Although this is a destructive repair action, it is likely a safe action in most cases. Users are not able see chain links that are not part of a chain in the user interface anyway.

Remove dangling feature-attached span annotations



This repair action removes all annotations which are themselves no longer indexed (i.e. they have been deleted), but they are still reachable through some layer to which they had attached. This affects mainly the DKPro Core POS and Lemma layers.

Although this is a destructive repair action, it is sometimes a desired action because the user may know that they do not care to resurrect the deleted annotation as per Re-index feature-attached spans.

Remove dangling relations



This repair action removes all relations that point to unindexed spans.

Although this is a destructive repair action, it is likely a safe action in most cases. When deleting a span, normally any attached relations are also deleted (unless there is a bug). Dangling relations are not visible in the user interface. A dangling relation is one that meets any of the following conditions:

  • source or target are not set

  • the annotation pointed to by source or target is not indexed

  • the attach-feature in the annotation pointed to by source or target is not set

  • the annotation pointed to by attach-feature in the annotation pointed to by source or target is not indexed

Remove 0-size tokens and sentences



This is a destructive repair action and should be used with care. When tokens are removed, also any attached lemma, POS, or stem annotations are removed. However, no relations that attach to lemma, POS, or stem are removed, thus this action could theoretically leave dangling relations behind. Thus, the Remove dangling relations repair action should be configured after this repair action in the settings file.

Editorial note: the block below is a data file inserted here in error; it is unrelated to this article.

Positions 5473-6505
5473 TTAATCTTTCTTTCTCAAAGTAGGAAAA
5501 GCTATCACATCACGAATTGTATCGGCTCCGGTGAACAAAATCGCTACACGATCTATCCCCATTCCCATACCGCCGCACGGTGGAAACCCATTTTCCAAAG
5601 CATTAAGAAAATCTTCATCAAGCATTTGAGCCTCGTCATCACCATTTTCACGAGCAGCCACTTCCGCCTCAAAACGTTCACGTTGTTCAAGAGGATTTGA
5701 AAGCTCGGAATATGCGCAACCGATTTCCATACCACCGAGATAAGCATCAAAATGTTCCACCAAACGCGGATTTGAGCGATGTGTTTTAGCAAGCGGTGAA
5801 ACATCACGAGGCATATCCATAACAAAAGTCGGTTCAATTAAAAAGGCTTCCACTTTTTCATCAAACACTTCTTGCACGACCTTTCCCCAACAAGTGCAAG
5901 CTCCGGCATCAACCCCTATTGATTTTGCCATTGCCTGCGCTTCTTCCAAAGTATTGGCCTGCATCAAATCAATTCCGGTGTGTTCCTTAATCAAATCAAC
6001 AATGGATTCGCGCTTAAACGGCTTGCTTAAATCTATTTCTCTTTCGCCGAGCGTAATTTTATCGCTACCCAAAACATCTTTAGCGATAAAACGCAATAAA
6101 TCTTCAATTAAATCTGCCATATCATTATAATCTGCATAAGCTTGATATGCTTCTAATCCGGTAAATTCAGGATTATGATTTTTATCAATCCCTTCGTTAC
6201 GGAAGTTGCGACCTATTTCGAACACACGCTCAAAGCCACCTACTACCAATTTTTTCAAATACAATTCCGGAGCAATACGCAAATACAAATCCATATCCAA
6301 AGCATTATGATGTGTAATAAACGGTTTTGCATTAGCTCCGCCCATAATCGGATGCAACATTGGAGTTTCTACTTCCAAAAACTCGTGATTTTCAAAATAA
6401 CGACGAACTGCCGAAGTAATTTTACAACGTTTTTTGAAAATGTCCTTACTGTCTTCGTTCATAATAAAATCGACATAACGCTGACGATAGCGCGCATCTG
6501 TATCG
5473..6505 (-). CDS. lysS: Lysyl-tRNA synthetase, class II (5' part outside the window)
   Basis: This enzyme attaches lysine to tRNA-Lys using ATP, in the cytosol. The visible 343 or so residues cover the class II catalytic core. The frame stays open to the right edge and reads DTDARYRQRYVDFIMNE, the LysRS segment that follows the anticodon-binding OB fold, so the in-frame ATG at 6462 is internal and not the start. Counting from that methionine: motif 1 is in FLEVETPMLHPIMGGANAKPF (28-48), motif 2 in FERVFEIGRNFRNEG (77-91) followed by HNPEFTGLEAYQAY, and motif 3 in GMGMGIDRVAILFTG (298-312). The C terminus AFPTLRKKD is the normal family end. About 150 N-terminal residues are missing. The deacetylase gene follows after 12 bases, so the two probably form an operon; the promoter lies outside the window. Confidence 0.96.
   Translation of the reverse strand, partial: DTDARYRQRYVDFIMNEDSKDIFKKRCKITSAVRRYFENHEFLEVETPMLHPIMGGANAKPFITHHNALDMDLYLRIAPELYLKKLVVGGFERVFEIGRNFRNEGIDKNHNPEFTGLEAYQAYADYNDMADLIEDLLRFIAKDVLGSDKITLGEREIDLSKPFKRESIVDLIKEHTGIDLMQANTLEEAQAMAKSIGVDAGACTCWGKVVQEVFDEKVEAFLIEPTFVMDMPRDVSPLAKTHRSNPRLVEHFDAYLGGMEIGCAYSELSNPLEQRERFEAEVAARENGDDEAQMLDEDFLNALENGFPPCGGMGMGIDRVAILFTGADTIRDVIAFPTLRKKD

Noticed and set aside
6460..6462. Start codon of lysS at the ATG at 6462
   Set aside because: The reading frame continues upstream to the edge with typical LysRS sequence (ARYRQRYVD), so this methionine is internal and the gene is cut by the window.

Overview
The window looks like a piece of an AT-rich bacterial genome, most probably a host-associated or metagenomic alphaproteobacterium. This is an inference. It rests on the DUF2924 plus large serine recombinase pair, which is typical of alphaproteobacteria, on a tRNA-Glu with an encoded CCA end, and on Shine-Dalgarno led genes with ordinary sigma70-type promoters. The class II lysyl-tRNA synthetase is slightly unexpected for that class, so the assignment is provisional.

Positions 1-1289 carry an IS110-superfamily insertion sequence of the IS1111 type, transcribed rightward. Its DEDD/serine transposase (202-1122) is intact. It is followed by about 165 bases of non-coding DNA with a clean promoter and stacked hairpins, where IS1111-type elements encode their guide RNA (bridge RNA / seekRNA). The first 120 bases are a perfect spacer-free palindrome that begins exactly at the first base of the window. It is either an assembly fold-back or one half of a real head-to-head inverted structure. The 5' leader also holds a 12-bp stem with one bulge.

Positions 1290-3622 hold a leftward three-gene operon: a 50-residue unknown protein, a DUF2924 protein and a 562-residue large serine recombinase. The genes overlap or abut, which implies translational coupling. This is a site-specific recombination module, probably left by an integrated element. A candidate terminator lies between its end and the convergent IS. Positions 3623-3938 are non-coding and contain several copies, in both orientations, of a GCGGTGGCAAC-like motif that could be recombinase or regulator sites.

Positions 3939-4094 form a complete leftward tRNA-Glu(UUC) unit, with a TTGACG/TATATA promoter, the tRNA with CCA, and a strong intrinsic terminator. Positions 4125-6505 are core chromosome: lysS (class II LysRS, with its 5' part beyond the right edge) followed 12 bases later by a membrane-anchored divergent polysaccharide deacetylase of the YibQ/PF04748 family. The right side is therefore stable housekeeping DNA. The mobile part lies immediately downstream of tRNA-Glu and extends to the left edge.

Upgrade CAS



Ensures that the CAS is up-to-date with the project type system. It performs the same operation which is regularly performed when a user opens a document for annotation/curation.

This is considered to be safe repair action as it only garbage-collects data from the CAS that is no longer reachable anyway.

Annotation Guidelines

Providing your annotation team with guidelines helps assuring that every team member knows exactly what is expected of them.

Annotators can access the guidelines via the Guidelines button on the annotation page.

Project managers can provide these guidelines via the Guidelines tab in the project settings. Guidelines are provided as files (e.g. PDF files). To upload guidelines, click on Choose files, select a file from your local disc and then click Import guidelines. Remove a guideline document by selecting it and pressing the Delete button.


Appendix A: Formats

CoNLL 2000

The CoNLL 2000 format represents POS and Chunk tags. Fields in a line are separated by spaces. Sentences are separated by a blank new line.

Format Read Write Custom Layers Description

CoNLL 2000




POS, chunks

Table 20. Columns
Column Type Description






part-of-speech tag



chunk (IOB1 encoded)

reckons VBZ B-VP
the DT B-NP
current JJ I-NP
account NN I-NP
deficit NN I-NP
will MD B-VP
narrow VB I-VP
to TO B-PP
only RB B-NP
# # I-NP
1.8 CD I-NP
billion CD I-NP
in IN B-PP
September NNP B-NP
. . O

CoNLL 2002

The CoNLL 2002 format encodes named entity spans. Fields are separated by a single space. Sentences are separated by a blank new line.

Format Read Write Custom Layers Description

CoNLL 2002




Named entities

Table 21. Columns
Column Type/Feature Description



Word form or punctuation symbol.



named entity (IOB2 encoded)

Wolff B-PER
, O
currently O
a O
journalist O
in O
Argentina B-LOC
, O
played O
with O
Bosque I-PER
in O
the O
final O
years O
of O
the O
seventies O
in O
Real B-ORG
Madrid I-ORG